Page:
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Still a long way to corporate competitiveness in Central Eastern Europe
21-04-2015 HR services/Target source: PeppeR PR
Expats criticise bureaucracy, corruption and lack of customer focus 25 years after the change in regime, critical corporate issues still stop companies in the Central Eastern European region from becoming more competitive. A recent pan-regional survey of foreign senior managers makes clear that still a lot needs to be done in terms of decreasing bureaucracy, eliminating corruption, focusing on customer service and taking more managerial responsibility. The study, commissioned by TARGET Executive Search and conducted by GfK and CEU Business School, highlights significant strengths in the hard work ethos of local management, attitude of women workforce and the strong interpersonal skills. However, to become more competitive, in many respects the region still has to live up to its promise.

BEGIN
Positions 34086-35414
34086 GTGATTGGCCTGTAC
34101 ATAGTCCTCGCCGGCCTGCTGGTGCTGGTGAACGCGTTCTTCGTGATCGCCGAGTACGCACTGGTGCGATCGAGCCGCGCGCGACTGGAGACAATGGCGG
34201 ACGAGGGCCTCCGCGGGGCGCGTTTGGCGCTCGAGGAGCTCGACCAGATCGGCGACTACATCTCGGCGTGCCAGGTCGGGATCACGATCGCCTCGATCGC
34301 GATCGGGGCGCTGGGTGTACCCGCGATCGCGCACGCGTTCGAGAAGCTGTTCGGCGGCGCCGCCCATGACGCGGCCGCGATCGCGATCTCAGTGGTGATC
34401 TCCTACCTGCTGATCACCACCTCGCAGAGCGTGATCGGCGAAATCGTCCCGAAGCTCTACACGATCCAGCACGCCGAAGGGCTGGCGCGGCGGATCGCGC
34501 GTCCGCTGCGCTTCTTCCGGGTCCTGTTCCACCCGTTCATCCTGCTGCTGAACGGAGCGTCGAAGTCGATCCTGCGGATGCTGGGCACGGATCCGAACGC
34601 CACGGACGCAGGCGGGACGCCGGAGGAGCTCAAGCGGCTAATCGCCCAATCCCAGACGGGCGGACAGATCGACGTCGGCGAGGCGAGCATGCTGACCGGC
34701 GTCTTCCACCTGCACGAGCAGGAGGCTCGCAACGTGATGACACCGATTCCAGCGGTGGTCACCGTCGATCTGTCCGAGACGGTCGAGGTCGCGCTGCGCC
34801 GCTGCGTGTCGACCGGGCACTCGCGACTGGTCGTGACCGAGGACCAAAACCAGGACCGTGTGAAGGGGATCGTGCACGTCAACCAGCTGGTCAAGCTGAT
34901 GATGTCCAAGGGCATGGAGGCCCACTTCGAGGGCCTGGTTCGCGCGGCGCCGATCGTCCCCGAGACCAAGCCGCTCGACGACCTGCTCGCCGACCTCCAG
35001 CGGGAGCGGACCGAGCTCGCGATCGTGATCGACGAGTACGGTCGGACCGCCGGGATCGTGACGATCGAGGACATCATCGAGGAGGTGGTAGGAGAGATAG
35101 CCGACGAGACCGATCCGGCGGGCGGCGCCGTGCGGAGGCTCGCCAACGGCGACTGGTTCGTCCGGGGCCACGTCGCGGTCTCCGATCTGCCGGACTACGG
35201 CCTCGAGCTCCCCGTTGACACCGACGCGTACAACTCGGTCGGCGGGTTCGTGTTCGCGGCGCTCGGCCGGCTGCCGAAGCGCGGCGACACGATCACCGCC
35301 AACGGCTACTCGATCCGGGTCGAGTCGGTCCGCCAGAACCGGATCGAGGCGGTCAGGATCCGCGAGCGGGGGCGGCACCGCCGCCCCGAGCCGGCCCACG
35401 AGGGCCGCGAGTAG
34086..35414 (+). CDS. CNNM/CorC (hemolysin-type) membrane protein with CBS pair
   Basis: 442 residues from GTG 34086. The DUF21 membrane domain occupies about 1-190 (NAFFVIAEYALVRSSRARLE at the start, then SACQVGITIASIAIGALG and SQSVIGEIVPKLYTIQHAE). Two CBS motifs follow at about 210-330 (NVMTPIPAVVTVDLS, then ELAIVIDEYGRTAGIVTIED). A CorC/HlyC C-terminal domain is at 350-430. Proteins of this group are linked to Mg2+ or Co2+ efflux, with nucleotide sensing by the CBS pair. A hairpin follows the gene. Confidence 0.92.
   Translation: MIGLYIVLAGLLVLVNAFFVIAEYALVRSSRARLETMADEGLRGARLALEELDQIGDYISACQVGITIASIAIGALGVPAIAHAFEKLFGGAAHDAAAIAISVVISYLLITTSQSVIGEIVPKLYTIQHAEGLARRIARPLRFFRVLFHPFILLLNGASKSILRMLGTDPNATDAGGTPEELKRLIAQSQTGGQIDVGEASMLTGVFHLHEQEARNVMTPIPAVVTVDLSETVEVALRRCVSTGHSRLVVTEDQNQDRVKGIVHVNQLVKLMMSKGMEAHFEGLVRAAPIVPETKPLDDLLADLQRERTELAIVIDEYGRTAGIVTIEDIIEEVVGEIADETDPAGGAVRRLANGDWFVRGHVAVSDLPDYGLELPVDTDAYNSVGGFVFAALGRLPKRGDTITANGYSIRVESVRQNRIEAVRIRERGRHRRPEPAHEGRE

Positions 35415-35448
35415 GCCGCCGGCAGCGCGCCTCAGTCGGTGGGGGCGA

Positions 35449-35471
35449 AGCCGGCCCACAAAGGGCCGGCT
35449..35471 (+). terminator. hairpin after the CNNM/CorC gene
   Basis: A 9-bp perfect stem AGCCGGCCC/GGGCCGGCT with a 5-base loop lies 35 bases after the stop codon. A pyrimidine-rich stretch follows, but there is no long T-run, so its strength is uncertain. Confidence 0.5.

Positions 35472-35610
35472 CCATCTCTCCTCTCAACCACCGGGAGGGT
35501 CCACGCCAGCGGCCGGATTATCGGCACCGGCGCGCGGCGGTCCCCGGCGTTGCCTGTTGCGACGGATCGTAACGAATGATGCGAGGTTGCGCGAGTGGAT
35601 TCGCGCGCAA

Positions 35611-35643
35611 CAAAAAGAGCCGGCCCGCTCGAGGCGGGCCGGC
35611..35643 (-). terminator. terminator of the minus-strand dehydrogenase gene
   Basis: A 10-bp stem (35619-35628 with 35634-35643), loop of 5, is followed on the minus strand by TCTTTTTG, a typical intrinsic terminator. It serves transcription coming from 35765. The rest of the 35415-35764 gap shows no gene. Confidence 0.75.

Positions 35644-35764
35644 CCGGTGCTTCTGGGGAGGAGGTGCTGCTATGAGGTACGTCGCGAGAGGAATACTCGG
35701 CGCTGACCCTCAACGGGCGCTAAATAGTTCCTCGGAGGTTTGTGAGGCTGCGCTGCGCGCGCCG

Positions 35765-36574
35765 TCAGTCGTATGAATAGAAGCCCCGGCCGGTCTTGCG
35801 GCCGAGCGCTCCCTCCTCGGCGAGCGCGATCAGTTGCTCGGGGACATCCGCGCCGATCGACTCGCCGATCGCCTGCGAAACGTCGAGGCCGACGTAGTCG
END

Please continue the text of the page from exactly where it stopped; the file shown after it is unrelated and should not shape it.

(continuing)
In a recently published pan-regional study of the regional recruitment firm, the opinion of close to 1000 foreign senior managers and their local manager partners working in Bulgaria, Czech Republic, Hungary, Poland, Romania and Slovakia was sought. The study focused on the topics of general business environment, management style, managers and the market, transparency and cross-cultural relations. The survey is in many respects a continuation of a similar study commissioned by TARGET Executive Search in 2009, and allows for comparisons of findings and conclusions on trends. Expats enjoy living in the region, while their reaction about working here is more mixed. "A great place to live, not always a great place to work’ commented one of the foreign managers. Respondents find that locals are usually sociable and setting personal contacts is important in making business. This is most apparent in the case of customer orientation where foreigners claim locals rank interpersonal relations with customers higher than actual customer focused work. Personal relations are important within the companies themselves, where ‘an open exchange of views is often difficult as comments are usually taken personally". "Lack of strong customer focus seems to be one of the key reasons for companies not becoming more competitive. Interestingly, local managers believe this to be much less of a problem, but most of the foreigners consider companies lagging behind in this respect." – explained Klemens Wersonig, CEO of TARGET Executive Search Group. "If this, together with decreasing bureaucracy and eliminating corruption, could be changed, companies in the region could take a head start. They could, with a good chance, regain the momentum they had after the change of the regime and the EU accession, and which they seem to have lost after the economic crisis in 2009." – said Klemens Wersonig. Bureaucracy and corruption remain hot issues in the region. Slow and non-transparent decision-making limits competitiveness and efficient operations of the companies. Foreign managers claim that "local managers like to do things according to the old tradition’ and ‘corruption is common". "The study identifies certain important phenomena in terms of work ethics and company operations" – explained Zoltán Buzády, Associate Professor of Management and Organization at CEU Business School. "In spite of considerable improvements, still a relatively low number of local managers take a strategic view on company issues. Taking responsibility is still not general and working according to a systematic way is criticised in a number of countries. What is good, we see significant improvements in local managers valuing the company they work for, much more than they did 6 years ago. Appreciating the work place may not be unrelated to the effects of the economic crisis. From the academic perspective, the findings of the study are of importance. It is for this reason that at CEU we plan to use it in our further research, educational and professional activities."– commented the professor. "For a headhunter, there are two interesting points from a demographic perspective to note" – added Klemens Wersonig. "Young mangers below 35 seem to be open to new ideas, have a strong educational background and language skills but lack experience and the long-term vision, while many of the older generation like to follow things they have been used to doing. This is sometimes an obstacle for change. Second, the study does not reflect any apparent gender issue. The work attitude and the business role of female managers are well appreciated by the foreign managers. So, if there are any gender issues, these are visibly not in those companies where the survey has been conducted. " – explained the CEO of TARGET Executive Search. Compared to 2009, the overall scores of satisfaction are lower in each of the countries, with Romania seeing a significant increase and Slovakia experiencing a drop in ranking. In many respects, the winner of the survey is Poland with the highest overall scorings. Expat opinions claim Bulgaria suffers of corruption, Czech managers seem to have issues with foreign customers and colleagues, while Hungarians lack customer orientation. A further analysis of the findings and the identification of trends Is planned to take place at a roundtable discussion with international experts in the 26th May in Budapest. Key statements about Hungary Regional competiveness survey backgrounder Hungary is the only country where not one of the questions gained the best score among all 6 countries and ranks 4th in total but with lower total score than in 2009.